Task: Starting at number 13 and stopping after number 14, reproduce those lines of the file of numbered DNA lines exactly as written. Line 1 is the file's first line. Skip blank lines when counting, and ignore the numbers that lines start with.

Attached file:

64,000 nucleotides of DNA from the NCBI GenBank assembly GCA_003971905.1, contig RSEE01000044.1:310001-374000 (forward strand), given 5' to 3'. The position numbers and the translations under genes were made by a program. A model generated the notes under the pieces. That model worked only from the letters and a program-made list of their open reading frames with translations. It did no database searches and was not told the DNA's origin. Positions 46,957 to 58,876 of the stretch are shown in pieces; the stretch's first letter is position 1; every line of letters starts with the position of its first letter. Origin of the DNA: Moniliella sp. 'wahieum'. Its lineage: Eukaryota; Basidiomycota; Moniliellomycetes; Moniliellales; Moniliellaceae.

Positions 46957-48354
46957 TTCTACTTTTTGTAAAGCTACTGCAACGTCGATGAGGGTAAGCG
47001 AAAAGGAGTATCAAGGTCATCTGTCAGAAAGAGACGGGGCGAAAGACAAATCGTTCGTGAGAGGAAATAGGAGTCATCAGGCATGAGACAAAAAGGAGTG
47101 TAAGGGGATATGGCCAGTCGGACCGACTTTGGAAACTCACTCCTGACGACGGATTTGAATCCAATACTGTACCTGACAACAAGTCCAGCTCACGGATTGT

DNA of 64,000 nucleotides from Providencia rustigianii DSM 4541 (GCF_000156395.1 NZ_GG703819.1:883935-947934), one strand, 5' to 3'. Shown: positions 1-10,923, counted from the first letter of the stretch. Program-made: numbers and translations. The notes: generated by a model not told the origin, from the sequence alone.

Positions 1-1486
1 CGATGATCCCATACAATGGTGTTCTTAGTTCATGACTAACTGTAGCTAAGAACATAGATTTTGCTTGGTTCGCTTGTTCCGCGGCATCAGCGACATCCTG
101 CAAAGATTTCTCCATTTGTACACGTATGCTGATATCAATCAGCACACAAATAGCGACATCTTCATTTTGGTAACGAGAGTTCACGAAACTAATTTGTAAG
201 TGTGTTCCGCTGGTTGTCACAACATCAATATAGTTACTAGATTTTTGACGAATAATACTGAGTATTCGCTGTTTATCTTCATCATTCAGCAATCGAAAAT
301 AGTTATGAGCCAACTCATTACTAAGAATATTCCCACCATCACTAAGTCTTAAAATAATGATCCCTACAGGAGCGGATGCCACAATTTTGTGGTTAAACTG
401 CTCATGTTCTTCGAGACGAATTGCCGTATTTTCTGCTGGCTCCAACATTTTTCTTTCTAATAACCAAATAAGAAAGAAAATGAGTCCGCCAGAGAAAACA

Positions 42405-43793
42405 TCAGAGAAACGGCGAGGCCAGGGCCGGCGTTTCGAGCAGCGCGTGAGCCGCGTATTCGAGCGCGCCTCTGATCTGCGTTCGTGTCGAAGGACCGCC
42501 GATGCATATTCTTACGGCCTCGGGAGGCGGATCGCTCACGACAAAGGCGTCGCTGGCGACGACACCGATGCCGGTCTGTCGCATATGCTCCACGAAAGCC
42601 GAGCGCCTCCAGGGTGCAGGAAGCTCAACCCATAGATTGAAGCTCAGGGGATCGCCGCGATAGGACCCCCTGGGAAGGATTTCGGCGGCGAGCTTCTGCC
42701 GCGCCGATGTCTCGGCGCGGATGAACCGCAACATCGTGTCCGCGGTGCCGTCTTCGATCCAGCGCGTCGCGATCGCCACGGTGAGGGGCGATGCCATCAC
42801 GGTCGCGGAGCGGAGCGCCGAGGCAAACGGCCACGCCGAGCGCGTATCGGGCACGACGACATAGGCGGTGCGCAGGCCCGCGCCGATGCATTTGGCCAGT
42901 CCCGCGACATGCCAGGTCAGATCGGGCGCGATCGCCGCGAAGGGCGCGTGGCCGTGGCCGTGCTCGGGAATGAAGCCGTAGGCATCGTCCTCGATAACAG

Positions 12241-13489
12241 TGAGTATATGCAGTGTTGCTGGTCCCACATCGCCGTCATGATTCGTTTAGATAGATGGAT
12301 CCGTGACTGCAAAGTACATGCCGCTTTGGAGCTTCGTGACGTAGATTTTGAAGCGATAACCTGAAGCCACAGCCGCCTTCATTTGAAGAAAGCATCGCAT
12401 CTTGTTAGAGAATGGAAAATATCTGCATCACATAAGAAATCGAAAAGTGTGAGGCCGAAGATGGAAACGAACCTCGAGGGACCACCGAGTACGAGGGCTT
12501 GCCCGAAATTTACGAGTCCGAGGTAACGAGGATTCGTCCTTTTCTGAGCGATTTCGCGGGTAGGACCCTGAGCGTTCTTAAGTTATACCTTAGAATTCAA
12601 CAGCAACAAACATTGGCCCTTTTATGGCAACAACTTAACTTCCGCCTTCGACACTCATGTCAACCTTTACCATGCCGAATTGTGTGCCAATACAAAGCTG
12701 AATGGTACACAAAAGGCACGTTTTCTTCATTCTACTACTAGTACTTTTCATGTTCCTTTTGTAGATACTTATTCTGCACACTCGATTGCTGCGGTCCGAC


Positions 42405-43793
42405 TCAGAGAAACGGCGAGGCCAGGGCCGGCGTTTCGAGCAGCGCGTGAGCCGCGTATTCGAGCGCGCCTCTGATCTGCGTTCGTGTCGAAGGACCGCC